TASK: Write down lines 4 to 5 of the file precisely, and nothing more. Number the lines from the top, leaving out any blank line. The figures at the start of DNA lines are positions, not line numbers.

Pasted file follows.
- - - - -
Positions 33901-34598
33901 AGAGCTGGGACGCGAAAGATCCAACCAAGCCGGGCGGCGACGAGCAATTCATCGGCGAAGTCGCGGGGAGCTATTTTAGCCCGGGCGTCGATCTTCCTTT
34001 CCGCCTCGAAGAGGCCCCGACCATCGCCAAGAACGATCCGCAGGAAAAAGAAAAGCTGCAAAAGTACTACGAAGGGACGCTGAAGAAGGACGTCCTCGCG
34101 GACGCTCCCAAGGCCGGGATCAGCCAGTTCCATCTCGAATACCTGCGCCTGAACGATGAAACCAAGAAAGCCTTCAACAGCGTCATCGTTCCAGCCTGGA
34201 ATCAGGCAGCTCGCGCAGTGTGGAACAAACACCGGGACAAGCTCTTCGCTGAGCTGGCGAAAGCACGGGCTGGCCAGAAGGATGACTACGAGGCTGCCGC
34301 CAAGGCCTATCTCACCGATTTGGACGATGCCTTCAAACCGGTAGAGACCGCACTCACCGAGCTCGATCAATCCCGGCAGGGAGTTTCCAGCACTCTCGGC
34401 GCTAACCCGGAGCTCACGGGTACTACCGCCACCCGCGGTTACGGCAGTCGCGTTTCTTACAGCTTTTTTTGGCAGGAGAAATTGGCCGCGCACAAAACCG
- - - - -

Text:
34101 GACGCTCCCAAGGCCGGGATCAGCCAGTTCCATCTCGAATACCTGCGCCTGAACGATGAAACCAAGAAAGCCTTCAACAGCGTCATCGTTCCAGCCTGGA
34201 ATCAGGCAGCTCGCGCAGTGTGGAACAAACACCGGGACAAGCTCTTCGCTGAGCTGGCGAAAGCACGGGCTGGCCAGAAGGATGACTACGAGGCTGCCGC